Extent of soil erosion
Soil erosion is a major problem in many semi- arid regions. In this region, soil erosion is mainly caused by wind and also as a result of flash floods that may occur from time to time. Semi arid areas suffer more rainfall erosion when compared to the humid tropics because the relatively high erosive capacity of rain water causes more damage in the semi arid regions due to the little vegetative cover. In Morocco for example studies have shown that about 40% of that country's total land area is actually exposed to erosion (Hudson, Norman p7).
Shortage of information
Over the past, as far as agriculture was concerned, marginal areas were neglected and emphasis was always put on the production of food in land that was arable, with good soils and an area that received adequate rainfall. This neglect led to a general lack of information. In semi arid region there has been little research on the type and composition of soils and crops that would thrive under such circumstances. The unavailability of water has also made the matter even more serious. Inhabitants of this areas, who moistly live a nomadic or semi nomadic lifestyle have not been sensitized on the potential economics of agricultural production that may come with the provision of water. (Hudson, Norman p7).
Lack of Technology
This is as a consequence of a number of factors such as low research commitment, a general lack of interest and other complexities of the problem. Despite the fact that studies on different water management techniques for example tied ridging and water tillage have shown to be quite viable in these arid areas, this technologies have either been restricted to experimental stations hence they are insufficient to have a substantial impact on the semi arid areas (Hudson, Norman p7).
Some limitations of Provision
The scarce resources for agricultural extension services that have been important in the interaction between the residents of the semi-arid areas and the providers of agrometerological information which in the past were funded by governments or local authorities have been replaced by private commercial companies and in some areas the situation is worse because they are no longer available; this is as a result of diminishing fiscal resources in the countries of the Mediterranean region (Andersen, Jeffery p141).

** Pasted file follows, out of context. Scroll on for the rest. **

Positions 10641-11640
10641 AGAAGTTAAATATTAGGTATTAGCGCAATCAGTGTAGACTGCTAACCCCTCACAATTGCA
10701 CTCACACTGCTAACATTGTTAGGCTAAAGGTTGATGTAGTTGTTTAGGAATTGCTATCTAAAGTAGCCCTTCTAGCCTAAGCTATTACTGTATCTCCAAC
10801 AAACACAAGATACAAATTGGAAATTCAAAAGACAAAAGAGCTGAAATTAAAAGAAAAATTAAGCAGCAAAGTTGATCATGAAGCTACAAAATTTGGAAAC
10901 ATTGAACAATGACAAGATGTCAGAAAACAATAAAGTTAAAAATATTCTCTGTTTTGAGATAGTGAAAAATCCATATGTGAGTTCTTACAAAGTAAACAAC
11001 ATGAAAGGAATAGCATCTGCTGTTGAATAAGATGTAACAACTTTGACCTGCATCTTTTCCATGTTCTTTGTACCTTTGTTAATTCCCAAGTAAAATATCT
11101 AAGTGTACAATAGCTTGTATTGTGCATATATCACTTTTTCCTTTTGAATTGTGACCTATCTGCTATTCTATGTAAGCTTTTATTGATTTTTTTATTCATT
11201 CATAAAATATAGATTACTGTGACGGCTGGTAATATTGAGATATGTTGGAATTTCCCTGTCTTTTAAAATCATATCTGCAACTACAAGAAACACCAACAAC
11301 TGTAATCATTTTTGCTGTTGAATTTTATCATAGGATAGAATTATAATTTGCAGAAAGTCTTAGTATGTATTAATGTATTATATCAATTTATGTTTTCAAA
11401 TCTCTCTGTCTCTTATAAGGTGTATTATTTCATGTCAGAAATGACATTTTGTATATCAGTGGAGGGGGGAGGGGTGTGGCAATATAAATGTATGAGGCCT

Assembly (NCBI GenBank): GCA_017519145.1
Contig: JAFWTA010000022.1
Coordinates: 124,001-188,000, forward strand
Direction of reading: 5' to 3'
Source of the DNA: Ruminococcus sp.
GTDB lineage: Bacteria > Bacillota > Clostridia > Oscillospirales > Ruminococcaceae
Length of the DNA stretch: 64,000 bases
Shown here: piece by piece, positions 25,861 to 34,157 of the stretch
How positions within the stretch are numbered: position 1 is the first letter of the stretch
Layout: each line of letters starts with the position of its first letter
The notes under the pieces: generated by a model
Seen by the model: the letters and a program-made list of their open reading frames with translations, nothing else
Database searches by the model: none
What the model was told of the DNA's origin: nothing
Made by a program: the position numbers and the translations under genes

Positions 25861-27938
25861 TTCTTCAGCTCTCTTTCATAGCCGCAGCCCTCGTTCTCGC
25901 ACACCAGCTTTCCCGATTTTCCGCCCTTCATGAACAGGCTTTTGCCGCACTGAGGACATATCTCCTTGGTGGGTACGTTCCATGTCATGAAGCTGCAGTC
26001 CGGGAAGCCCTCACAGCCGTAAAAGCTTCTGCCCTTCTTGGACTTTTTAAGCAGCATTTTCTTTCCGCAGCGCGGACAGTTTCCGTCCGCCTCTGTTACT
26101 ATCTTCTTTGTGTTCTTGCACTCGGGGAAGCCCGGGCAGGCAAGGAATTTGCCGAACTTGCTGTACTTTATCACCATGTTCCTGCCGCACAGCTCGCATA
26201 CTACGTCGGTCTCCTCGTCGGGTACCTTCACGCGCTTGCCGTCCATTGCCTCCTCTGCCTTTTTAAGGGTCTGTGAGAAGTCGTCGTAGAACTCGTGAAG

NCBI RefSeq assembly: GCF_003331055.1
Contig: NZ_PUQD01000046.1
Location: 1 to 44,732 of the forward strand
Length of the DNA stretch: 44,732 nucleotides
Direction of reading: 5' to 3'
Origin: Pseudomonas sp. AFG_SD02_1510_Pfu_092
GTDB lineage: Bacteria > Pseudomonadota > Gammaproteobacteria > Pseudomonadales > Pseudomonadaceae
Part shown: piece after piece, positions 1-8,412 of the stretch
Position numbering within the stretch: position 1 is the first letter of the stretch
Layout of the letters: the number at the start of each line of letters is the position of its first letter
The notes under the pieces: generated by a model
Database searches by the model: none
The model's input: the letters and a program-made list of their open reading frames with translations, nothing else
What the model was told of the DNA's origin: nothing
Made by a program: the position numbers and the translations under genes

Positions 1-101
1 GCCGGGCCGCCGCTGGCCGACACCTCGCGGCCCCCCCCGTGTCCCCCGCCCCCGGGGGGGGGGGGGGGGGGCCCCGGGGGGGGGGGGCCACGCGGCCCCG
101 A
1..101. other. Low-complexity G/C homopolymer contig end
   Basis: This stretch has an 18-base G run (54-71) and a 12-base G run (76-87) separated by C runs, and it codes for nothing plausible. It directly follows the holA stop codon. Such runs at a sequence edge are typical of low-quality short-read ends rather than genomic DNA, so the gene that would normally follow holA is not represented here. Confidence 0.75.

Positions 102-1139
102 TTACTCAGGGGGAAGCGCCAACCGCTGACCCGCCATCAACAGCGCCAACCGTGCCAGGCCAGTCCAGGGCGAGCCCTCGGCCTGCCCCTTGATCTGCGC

Some Possible Solutions
The semi arid areas receive little precipitation in the form of rainfall; water harvesting is an important aspect to take into account if these areas are to be made to be viable agriculturally. Water management techniques such as water tillage and tied ridging have shown great promise and should therefore be emphasized. It is the responsibility of the governments involved to disseminate the information and know how about these techniques. To curb the rampant soil erosion in the semi arid regions, there is a need to encourage the planting of vegetative cover that has the ability to withstand the harsh climatic conditions and also the inhabitants of this area who are mostly nomads need to be enlightened on the negative effects of overstocking.
More research on the different soil types found in the various arid regions needs to be given the prominence it deserves. This research should go hand in hand with research on the crop varieties that would do the best under the given conditions of this region. In this regard, the dissemination of this information needs to be done in a timely manner through extension officers who play an important role and also through other modern methods such as the World Wide Web (Andersen, Jeffery p41)
With the provision of adequate water, the Mediterranean semi arid region has the ability to produce commodities not only for consumption by its inhabitants but also for export. For this aim to be achieved there needs to be a paradigm shift especially in the governments of the countries involved to tap into the full potential of the region. The resources that would have otherwise been used to import food commodities should instead be used in the provision of water to the residents, on research and production of different food varieties that can thrive under irrigation in these semi arid areas.